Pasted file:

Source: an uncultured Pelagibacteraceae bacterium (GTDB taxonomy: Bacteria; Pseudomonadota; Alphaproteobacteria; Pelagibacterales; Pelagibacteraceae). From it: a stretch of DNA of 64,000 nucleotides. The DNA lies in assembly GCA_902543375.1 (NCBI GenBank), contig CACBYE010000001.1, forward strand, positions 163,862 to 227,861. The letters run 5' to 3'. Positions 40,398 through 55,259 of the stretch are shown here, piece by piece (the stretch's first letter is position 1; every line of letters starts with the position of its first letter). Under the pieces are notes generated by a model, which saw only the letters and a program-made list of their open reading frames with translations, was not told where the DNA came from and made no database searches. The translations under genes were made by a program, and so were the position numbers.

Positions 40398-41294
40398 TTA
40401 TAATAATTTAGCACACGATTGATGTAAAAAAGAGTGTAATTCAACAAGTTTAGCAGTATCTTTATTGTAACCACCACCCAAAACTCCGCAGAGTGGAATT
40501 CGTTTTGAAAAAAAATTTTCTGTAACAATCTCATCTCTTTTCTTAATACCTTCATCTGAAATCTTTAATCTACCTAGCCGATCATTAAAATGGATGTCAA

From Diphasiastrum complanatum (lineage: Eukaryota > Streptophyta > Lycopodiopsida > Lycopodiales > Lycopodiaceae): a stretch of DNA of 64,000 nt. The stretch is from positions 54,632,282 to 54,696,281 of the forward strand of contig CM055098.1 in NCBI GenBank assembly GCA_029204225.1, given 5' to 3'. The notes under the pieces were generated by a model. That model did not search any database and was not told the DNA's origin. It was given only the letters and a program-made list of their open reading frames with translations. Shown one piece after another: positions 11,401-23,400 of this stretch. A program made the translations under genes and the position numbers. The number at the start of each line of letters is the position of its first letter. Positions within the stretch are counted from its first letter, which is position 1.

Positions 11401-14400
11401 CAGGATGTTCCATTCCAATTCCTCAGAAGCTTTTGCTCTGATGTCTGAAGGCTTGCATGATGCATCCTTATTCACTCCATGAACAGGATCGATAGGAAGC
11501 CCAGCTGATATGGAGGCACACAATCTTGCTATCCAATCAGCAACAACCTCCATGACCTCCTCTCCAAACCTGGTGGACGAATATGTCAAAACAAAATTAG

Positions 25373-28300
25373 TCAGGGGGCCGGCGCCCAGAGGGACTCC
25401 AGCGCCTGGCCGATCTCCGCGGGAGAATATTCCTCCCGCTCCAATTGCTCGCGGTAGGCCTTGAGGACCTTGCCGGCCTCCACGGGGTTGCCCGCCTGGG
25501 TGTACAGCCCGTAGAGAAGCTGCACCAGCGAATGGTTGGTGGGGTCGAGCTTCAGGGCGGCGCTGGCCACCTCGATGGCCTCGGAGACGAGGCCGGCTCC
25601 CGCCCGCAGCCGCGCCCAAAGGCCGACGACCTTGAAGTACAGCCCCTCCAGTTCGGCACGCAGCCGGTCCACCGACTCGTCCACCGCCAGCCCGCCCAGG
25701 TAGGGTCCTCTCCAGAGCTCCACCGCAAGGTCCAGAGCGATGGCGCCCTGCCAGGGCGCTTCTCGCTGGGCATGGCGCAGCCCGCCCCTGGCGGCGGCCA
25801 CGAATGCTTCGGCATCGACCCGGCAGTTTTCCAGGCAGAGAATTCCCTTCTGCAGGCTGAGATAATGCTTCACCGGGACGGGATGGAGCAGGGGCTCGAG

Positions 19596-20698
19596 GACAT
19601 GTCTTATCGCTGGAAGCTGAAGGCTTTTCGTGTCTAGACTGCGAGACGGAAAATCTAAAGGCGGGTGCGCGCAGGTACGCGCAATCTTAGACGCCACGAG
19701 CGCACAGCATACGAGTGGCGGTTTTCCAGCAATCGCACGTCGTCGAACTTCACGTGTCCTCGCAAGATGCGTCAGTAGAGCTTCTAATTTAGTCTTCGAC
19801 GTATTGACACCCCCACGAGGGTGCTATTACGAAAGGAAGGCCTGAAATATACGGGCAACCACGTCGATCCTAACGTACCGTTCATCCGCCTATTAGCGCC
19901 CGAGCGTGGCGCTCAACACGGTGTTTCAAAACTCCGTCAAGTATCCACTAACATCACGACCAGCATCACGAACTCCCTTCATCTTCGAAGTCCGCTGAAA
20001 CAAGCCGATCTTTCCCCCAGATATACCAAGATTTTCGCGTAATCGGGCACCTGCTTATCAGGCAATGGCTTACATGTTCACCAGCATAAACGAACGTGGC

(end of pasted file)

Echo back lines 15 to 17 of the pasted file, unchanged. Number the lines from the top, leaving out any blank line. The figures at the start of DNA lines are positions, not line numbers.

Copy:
25701 TAGGGTCCTCTCCAGAGCTCCACCGCAAGGTCCAGAGCGATGGCGCCCTGCCAGGGCGCTTCTCGCTGGGCATGGCGCAGCCCGCCCCTGGCGGCGGCCA
25801 CGAATGCTTCGGCATCGACCCGGCAGTTTTCCAGGCAGAGAATTCCCTTCTGCAGGCTGAGATAATGCTTCACCGGGACGGGATGGAGCAGGGGCTCGAG

Positions 19596-20698